A number of years ago, I was invited to speak to a college writing class on the topic of freelancing. I brought along a stack of rejection slips from my novel-writing years and said, "If you decide to go into freelancing, your lives will be punctuated the way my talk today will be punctuated."
Then I proceeded to talk to them about the business of freelancing, but, every five minutes or so, I'd stop and read them another, "While we admire your writing skills, we don't feel this manuscript ..." and, as the lecture went on, I could see them sinking lower and lower in their chairs as the reality began to sink in.
Today, I got to see more or less the same effect at the Maine Comics Arts Festival in Portland.
The above panel is (from left) Corey Pandolph (Barkeater Lake, Toby: Robot Satan, The Elderberries), Norm Feuti (Retail, Gill) and Lincoln Peirce (Big Nate), under the leadership, at far right, of Mike Lynch, who sells cartoons to a variety of magazines. Their topic was "Surviving as a Print Cartoonist," which is right up there with "How To Be A Successful Pontiac Dealer."
It was an interesting group, because Corey is pursuing a mix of print and web, Lincoln has a couple of ventures going in writing for animation and licensing Big Nate to an on-line kids' gaming site, and Norm has just begun dipping a toe into the web world with "Gill," so, while each of them has a syndicated feature, they had a good deal more to talk about than simply "How to get syndicated."
And that's a good thing, because the number of new strips coming out this year is just about none. Universal is launching a strip called "Sticks" that has been in development for several years, and I think there's another somewhere, maybe out of the Washington Post Writers Group, but I forget what it is. That's down from about a dozen a year in the past, which still isn't very good odds but at least it was something.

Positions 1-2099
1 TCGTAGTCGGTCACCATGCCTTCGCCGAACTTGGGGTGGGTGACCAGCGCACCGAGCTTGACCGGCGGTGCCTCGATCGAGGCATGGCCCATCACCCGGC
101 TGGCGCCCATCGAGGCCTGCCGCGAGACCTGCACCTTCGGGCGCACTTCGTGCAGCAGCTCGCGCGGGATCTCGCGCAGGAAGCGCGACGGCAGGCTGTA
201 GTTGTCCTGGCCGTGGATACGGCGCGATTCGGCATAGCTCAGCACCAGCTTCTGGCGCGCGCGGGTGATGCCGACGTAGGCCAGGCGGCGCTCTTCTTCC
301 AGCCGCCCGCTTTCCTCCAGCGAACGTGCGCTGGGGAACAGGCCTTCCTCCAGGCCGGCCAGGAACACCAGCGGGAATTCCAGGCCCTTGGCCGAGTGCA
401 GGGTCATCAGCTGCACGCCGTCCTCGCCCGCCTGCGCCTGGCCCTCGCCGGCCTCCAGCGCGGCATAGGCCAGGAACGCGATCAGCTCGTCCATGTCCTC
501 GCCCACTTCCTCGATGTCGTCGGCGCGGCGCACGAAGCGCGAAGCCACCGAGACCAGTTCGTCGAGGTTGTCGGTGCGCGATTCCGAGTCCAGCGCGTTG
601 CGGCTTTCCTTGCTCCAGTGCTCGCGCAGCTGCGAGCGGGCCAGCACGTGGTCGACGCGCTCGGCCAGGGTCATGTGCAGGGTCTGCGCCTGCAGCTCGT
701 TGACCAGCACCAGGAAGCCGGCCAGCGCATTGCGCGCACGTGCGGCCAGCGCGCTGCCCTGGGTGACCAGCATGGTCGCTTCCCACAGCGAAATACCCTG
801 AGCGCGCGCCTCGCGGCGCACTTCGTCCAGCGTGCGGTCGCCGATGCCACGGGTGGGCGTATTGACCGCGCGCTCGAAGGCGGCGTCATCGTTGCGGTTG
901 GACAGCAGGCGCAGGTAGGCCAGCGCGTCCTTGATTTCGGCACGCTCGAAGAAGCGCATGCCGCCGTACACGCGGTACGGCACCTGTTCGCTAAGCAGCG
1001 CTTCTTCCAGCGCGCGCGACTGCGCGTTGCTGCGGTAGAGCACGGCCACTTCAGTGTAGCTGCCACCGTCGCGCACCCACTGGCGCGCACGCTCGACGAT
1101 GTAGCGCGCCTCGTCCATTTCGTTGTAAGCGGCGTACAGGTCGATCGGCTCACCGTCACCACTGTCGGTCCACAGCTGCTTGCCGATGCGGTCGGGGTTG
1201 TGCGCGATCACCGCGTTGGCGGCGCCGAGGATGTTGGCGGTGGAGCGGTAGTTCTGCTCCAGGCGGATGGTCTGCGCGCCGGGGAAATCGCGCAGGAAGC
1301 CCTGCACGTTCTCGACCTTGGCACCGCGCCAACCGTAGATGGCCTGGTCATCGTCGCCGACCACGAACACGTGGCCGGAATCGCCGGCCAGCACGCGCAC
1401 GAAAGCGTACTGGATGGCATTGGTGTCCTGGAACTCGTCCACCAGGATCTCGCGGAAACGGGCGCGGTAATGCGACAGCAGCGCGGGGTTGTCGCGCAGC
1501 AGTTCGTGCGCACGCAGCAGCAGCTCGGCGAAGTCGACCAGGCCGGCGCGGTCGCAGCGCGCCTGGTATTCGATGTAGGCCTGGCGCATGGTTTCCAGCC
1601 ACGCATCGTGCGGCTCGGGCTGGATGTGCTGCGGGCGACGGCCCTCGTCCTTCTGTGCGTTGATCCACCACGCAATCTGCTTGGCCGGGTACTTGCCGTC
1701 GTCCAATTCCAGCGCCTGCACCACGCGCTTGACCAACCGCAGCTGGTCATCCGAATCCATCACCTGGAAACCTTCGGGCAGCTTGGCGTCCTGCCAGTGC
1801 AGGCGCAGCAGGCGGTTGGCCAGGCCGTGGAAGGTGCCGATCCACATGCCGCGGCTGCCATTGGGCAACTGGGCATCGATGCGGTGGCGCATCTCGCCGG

They weren't trying to discourage people from giving it a try, and Mike, who works with editors regularly as a freelancer, did a nice job of directing the conversation into helpful areas and adding his own advice, but there just isn't that much positive vibe to share, and it was a somewhat grim presentation.
What saved it was this: Towards the end, they got away from nuts-and-bolts and began talking more about how, discouraging as the prospects are, it's still something they want to do. Hard as he scrambles to make a living, Corey said, "I still can't believe I get paid to do this," and both Norm and Lincoln delivered variations on that same theme.
My own take on art-as-a-career is that it's hard to make a living in the creative arts even in the best of times, and that anybody who can be discouraged probably should be, sooner rather than later. If you can walk away from it, go ahead. But then don't talk about what you could have done or should have done or are going to do some day. Scratch the itch so you can put it away and move on.
If somebody in the audience today got discouraged and saved himself some heartache and wasted years, more power to him. On the other hand, the years I tried to be a novelist helped me perfect my craft and led me into some interesting and even mildly profitable areas, though not specifically in novel writing.
And I think their passion and drive was clear, along with the message that, if you want to do this, then you should. Just don't count on making money doing it.
That's a pretty good message for young artists of any medium.
(PS -- don't miss Mike Lynch's more complete report on the gathering.)